Wednesday evening an explosion ripped through an apartment complex in Silver Spring, Maryland. The blast and subsequent fire left two dead and injured more than 30. As many as 24 apartment units were completely destroyed.
While the cause of the blast is still under investigation, officials believe that it was likely due to a natural gas leak.
The explosion, which residents compared to an earthquake, was so powerful that it could be felt almost two miles away. The site of the explosion resembled a bomb blast. Clothes and personal effects were strewn among the trees and streets surrounding the apartment complex.
“The number of households impacted is significant,” Paul Carden, the regional disaster officer for the Red Cross told local media. “And the impact is more emotional because it was an explosion. I was at the scene and there’s someone’s shoe here, someone’s sock there and someone’s papers over there.”
Gustavo Zuniga and his wife were asleep when the explosion took out the floor beneath their bed causing it to fall down two stories. His wife clawed through debris to rescue her unconscious husband who was treated at MedStar Washington Hospital Center for second-degree burns on his feet and cuts to his head.
“People were dropping children and jumping out of other windows,” said Montgomery County Fire Chief Scott Goldstein at an early morning briefing on Thursday.
Injuries ranged from respiratory problems from smoke inhalation, to burns and bone fractures from jumping out of windows.
On Thursday morning cadaver dogs discovered two dead bodies among the rubble.
Around 120 firefighters and EMS workers responded to the explosion and fire. A temporary shelter was set up in the gymnasium of the nearby Long Branch Recreation Center, which currently houses around 60 to 70 residents who lost their homes to the fire. According to Montgomery County Police Assistant Chief Russ Hamill, around 100 people have been displaced.
Residents of the apartment complex consisted predominantly of low-income, working class immigrants from Central America and Africa.
Many of those who survived the explosion have lost all of their possessions. After being treated at the hospital for cuts and burns, Armindo Benitez returned to the apartment complex. “But it was all gone,” he told the Washington Post. “I have no ID. I can’t get money out of the bank, and my car is blocked in.”
Helder Lopez, who lived in his apartment with six other family members, lost his car keys, wallet and sensitive documents. The entire family lost their clothes. “I don’t know what we are going to do,” he told the Post.
“When I ask them their address and I hear the address that is completely demolished, I have to break the news to them that [they] may not have any belongings to salvage whatsoever,” said Chuck Crisostomo, operations chief of Montgomery County Emergency Management and Homeland Security.
The Post reports that authorities suspect a natural gas leak caused the massive explosion. This was “the working proposition,” said Montgomery County Executive Isiah Leggett. However Montgomery County Battalion Chief Steve Mann said it could be “weeks” before officials determine the cause of the explosion and fire.
A resident who spoke to the Post said that a neighbor taking out his trash smelled gas and could hear the hissing moments before the explosion.
Washington Gas Light Company, which distributes natural gas to more than 1 million customers in Maryland, Virginia and the District of Columbia, says it is cooperating with authorities. The private utility holds a monopoly on natural gas in the area.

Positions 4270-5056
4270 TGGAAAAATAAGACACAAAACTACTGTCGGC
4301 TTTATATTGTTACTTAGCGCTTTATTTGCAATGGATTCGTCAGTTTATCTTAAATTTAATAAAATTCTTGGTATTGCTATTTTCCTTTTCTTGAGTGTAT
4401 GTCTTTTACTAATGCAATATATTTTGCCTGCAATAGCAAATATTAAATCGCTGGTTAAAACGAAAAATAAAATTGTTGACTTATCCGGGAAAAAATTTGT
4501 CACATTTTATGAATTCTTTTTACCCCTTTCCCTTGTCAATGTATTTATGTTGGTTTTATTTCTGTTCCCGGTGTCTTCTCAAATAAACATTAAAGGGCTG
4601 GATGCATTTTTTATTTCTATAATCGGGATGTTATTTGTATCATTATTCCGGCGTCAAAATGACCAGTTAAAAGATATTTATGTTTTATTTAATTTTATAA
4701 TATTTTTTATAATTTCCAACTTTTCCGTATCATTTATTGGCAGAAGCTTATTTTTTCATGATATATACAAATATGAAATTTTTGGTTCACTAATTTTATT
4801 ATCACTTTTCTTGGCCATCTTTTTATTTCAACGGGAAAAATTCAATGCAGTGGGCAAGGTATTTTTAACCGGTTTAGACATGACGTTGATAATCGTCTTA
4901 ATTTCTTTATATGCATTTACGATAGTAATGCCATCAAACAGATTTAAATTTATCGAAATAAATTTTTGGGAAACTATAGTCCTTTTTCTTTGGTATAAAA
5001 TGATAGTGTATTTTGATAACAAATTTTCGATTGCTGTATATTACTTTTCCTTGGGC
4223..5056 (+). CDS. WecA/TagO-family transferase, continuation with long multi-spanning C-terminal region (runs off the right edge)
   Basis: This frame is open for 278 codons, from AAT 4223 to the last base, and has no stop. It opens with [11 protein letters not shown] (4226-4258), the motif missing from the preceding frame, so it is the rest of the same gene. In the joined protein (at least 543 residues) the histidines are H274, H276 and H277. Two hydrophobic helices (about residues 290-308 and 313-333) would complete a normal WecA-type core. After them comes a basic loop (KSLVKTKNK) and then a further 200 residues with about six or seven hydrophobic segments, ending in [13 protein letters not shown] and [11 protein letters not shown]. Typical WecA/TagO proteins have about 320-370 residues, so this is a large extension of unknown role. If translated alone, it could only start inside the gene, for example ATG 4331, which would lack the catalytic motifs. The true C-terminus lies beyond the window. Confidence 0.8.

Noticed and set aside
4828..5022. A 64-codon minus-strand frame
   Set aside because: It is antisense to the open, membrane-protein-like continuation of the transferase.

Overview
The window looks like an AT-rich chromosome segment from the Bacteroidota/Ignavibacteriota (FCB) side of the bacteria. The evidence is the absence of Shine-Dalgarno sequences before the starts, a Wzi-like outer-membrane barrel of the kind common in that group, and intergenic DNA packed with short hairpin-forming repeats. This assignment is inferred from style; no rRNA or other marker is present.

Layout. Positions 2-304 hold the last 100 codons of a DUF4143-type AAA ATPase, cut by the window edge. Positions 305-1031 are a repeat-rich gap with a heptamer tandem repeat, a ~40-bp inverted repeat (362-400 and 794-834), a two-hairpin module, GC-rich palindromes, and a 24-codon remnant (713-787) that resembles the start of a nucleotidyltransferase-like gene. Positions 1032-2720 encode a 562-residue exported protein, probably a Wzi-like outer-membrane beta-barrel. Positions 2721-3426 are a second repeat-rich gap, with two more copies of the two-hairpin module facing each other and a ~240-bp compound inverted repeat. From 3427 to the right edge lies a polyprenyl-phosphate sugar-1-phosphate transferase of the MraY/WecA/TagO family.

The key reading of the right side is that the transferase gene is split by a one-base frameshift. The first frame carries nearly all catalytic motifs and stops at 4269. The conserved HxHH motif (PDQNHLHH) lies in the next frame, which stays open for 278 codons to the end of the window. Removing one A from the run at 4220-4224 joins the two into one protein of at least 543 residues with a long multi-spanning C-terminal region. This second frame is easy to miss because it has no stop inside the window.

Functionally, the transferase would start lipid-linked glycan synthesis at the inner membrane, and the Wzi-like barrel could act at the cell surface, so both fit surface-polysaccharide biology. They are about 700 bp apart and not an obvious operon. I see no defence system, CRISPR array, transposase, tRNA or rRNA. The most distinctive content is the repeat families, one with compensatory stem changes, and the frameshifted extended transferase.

At a press conference, Leggett noted that officials had received a call on the evening of July 25 reporting the smell of gas at the apartment complex. Emergency personnel could not verify the smell of gas and left the scene 12 minutes after their arrival. Officials say it is unclear if this incident was related to the explosion.
Renato Mendoza, an organizer with CASA de Maryland, says that he has helped residents in the past file complaints with the county over rodents and other pests in the apartment complex.
“The apartments are old and they require extra maintenance,” he told the Post. The landlord, Kay Apartment Communities, “was notorious for not providing the most adequate maintenance.”
The decaying social infrastructure in the United States increases the likelihood of these types of tragedies. Furthermore, the profit motive of privately held utilities gives few incentives for investing in upgrading pipes and other critical infrastructure.
The explosion in Maryland follows a number of other similar incidents across the country.
A gas explosion at a jail in Pensacola, Florida in April 2014 killed two inmates and injured 184 others. In March 2013, a gas explosion in a Detroit suburb killed a retired autoworker. A natural gas explosion in January 2011 in Philadelphia killed a utility worker. In December 2010, a gas explosion leveled a furniture store in a Detroit suburb killing two employees and injuring several others. Seven people died in September 2010 when a PG&E gas line exploded in the suburbs of San Francisco.
Last year, the largest natural gas leak in US history—lasting from October 2015 to February 2016 and releasing an estimated 97,100 metric tons of methane into the atmosphere—took place at the SoCalGas Aliso Canyon underground storage facility as a result of antiquated infrastructure and inadequate maintenance and inspection.
While the US ruling class can find endless resources to prop up the financial sector and support the ongoing wars abroad, when it comes to funding basic social infrastructure—such as upgrading aging bridges and gas pipelines, or pipes that leak lead into drinking water—there is always “no money.”